Mary: Wow, you mentioned courses. That actually leads me to my next two questions, in a way. How long have you been a “professional” and what courses have you taken?

The interview process and your dialog should continue in this same back-and-forth pattern.

Required Questions

While there are some required questions, remember that the interview is a conversation with someone in your field and an opportunity to learn. By preparing possible follow-up questions, depending upon the professional’s answers, you’ll learn more and keep the conversation rolling in a natural way. If there are additional topics you’d like to ask about, prepare the questions before you go to the interview and write them down along with the required questions.

The following are the required questions for your interview:

Why do you consider yourself an early childhood professional and what does “professionalism” mean to you?
What attracted you to the early childhood field or caring for young children and why have you chosen to work with young children and their families?
Which teaching methods and strategies do you use most often, and who are the philosophers and theorists who have influenced your work?
What, if any, formal education do you have in this field? How do you continue to grow your skills and knowledge in working with young children? (This is a great opportunity for follow-up questions!)
How do you measure your own effectiveness in helping children achieve developmental and learning outcomes?
Do you feel your role as a professional has changed since you first entered the field? If so, how? (This is a great opportunity for follow-up questions!)
What are some challenges you face as a childcare provider, and what solutions do you believe are needed?
Beyond teaching and learning, what do you think your role is in the classroom and in your community? (This is a great opportunity for follow-up questions!)
What do you believe child-centered learning is, and how to embrace a holistic approach to teaching and learning? (This is another great opportunity for follow-up questions!)
How do your curriculum, daily schedule, environment, and materials support your objectives for children’s development and learning?
What are some of the developmental and learning outcomes you want children to achieve in your care? What are your objectives for their growth and development?
In your opinion, why is the period of early childhood development special?
How do you engage in reflective teaching and professional development?
What surprises you most about your work in early childhood education?
What advice or guidance do you have for someone earning a degree in early childhood education?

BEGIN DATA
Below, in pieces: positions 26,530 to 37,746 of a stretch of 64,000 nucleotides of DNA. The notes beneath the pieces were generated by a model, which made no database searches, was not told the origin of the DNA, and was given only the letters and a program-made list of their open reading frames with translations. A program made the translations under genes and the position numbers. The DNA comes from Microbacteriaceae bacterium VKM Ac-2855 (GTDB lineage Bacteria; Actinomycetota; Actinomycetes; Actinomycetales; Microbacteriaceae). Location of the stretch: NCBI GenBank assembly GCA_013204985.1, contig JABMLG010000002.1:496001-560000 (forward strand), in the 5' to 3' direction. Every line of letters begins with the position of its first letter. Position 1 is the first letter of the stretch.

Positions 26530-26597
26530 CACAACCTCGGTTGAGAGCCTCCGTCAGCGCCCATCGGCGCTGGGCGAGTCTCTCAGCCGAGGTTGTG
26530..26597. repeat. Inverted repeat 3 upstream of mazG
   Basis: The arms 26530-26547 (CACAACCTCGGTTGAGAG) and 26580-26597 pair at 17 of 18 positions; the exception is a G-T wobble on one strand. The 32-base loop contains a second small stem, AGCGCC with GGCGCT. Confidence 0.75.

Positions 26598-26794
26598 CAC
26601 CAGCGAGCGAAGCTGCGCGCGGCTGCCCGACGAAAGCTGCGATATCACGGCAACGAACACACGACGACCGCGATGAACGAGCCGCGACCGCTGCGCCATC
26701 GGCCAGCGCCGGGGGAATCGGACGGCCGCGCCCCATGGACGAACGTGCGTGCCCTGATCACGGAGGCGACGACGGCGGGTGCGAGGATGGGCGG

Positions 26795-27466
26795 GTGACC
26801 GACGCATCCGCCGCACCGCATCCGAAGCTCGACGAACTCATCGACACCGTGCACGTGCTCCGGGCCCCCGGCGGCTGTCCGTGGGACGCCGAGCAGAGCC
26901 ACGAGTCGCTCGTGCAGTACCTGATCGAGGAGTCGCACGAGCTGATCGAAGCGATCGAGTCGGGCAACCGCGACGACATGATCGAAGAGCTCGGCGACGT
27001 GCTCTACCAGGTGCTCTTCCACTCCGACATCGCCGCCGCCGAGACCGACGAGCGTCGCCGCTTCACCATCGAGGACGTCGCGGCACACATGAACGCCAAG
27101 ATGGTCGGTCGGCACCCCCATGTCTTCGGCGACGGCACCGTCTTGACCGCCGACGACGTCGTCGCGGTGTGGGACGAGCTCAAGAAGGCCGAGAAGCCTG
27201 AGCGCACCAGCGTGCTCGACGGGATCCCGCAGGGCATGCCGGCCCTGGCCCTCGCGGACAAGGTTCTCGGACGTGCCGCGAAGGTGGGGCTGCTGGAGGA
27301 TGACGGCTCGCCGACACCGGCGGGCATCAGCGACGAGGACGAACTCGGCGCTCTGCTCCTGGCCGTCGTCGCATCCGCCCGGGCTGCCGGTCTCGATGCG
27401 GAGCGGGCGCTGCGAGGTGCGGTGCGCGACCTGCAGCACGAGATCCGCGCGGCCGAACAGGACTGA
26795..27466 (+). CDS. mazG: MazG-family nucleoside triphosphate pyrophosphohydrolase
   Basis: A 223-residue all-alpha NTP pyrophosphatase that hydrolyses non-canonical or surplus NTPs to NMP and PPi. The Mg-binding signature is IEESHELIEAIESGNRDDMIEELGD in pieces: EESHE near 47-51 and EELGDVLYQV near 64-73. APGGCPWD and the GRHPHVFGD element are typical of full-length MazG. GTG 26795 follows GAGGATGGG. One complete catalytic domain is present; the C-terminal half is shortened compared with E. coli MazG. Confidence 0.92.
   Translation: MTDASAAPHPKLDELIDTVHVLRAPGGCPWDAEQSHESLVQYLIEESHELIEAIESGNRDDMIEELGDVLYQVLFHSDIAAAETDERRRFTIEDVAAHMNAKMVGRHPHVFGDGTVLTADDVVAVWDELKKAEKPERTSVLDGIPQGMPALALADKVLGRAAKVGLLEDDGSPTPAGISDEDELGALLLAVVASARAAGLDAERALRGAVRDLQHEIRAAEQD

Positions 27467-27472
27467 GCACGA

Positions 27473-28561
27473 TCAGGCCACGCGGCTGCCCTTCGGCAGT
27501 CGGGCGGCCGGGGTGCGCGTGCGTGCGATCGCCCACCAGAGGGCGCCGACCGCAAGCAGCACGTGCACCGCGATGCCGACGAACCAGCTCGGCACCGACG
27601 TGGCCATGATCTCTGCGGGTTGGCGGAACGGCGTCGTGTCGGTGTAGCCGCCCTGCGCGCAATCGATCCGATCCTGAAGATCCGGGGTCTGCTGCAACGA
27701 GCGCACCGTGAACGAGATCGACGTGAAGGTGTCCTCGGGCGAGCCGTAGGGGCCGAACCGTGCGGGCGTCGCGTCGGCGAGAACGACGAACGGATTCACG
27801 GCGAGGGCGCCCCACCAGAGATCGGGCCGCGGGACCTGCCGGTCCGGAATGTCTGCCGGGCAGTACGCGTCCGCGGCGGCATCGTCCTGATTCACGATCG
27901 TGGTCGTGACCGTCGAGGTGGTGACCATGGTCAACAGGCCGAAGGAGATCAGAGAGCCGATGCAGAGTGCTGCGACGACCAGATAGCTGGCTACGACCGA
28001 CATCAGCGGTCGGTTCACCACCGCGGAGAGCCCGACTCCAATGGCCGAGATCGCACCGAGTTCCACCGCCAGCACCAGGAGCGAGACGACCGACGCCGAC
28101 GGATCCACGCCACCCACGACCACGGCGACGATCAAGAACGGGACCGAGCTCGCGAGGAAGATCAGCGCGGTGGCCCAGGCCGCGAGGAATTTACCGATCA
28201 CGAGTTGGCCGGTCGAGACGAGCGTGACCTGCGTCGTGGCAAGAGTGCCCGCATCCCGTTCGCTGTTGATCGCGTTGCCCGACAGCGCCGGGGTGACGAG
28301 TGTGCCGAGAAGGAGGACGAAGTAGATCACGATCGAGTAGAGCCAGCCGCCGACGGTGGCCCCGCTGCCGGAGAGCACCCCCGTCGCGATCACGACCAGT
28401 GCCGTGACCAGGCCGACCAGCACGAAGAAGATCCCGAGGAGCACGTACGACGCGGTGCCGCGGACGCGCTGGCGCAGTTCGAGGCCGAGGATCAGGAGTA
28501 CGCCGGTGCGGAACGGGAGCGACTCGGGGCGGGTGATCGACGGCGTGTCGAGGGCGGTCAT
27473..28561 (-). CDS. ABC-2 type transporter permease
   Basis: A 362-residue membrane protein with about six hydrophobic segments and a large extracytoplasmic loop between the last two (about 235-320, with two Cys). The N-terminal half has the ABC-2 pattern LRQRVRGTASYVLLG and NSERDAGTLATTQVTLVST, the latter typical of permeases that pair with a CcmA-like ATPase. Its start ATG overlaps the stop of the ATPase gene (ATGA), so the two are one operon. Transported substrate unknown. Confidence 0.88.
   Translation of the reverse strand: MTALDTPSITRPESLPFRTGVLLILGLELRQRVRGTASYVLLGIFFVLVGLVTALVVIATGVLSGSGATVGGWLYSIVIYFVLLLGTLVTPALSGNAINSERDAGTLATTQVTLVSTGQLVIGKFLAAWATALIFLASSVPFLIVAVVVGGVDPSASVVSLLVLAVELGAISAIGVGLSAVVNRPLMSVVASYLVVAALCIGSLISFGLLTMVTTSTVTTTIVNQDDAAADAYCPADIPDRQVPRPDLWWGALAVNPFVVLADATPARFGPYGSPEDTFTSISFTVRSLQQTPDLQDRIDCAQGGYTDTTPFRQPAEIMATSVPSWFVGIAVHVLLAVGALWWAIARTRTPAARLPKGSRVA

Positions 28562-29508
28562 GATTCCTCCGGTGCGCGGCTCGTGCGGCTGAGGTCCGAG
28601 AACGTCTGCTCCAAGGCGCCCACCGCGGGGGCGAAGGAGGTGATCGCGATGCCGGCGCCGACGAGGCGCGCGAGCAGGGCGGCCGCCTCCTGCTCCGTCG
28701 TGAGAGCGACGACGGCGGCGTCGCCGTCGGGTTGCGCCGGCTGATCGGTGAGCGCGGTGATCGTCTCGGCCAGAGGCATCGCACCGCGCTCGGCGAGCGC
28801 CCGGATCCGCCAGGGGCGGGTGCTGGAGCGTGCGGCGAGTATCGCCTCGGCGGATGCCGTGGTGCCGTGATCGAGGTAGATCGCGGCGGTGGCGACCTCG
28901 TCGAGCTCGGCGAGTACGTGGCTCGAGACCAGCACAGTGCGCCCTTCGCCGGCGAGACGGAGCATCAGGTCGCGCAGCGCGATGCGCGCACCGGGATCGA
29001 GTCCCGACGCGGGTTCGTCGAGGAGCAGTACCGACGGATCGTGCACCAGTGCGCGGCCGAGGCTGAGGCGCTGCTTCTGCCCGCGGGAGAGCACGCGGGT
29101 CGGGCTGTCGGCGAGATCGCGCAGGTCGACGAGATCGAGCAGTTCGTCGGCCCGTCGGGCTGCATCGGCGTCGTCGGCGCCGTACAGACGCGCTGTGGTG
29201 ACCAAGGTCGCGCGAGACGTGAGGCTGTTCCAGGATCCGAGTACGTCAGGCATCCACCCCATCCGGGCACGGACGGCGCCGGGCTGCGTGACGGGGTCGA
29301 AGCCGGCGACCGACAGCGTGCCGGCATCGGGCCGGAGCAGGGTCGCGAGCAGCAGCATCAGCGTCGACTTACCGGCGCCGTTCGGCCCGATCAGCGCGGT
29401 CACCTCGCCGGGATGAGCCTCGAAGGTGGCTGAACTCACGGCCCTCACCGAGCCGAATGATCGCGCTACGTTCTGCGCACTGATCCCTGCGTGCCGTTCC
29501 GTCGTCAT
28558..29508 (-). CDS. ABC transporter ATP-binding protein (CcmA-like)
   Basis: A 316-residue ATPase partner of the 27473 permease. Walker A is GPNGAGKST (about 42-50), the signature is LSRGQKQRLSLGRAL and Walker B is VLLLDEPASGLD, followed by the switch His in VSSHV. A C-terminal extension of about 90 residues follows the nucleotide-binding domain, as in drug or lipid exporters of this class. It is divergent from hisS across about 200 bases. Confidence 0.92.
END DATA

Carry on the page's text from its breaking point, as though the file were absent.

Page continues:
Additional Questions
You must prepare a minimum of five of your own questions for the interview based on what you’ve learned about the role of the professional in early childhood education or child care and your own experiences and goals. You may also ask spontaneous follow-up questions during the interview to clarify the professional’s answer or follow a line of thought. Those might come naturally, but make sure you prepare several questions that reflect your own interests in early childhood. Ensure you have prepared at least five (5) additional questions to be asked during the interview.

Your Report
When you’ve completed your interview, you’ll begin composing your report. Make sure you transcribe your notes immediately, so you can remember any details you didn’t have time to write down, especially if you’re not going to write the report directly after the interview.

When you’re ready to write, follow these steps:

Write an introductory paragraph that explains the name and title of the professional you interviewed, where the professional works, when you conducted the interview, and approximately how long the process took.

Provide a written dialogue of your interview presented like the sample format provided in the “Format” section of the assignment instructions.
Conclude your paper with a paragraph that describes what you’ve learned from this project. In this paragraph, you’ll state your thoughts on the educational process of becoming a professional and the role of the professional in the classroom. You’ll also reflect on any doubts or added certainty you gained from the experience about the profession you’ve chosen.

Writing Guidelines

As with all ECE exams, begin with your title page formatted in APA style. Refer to the Sample APA paper, the APA Video, and the APA Handout on the Early Childhood Learning Resource Center
Save your paper in Microsoft Word, Google Docs, or in rich text format (rtf).
Check the assignment instructions carefully and make sure you’ve included all the required information.
Proofread your work carefully. Check for correct spelling, grammar, punctuation, and capitalization.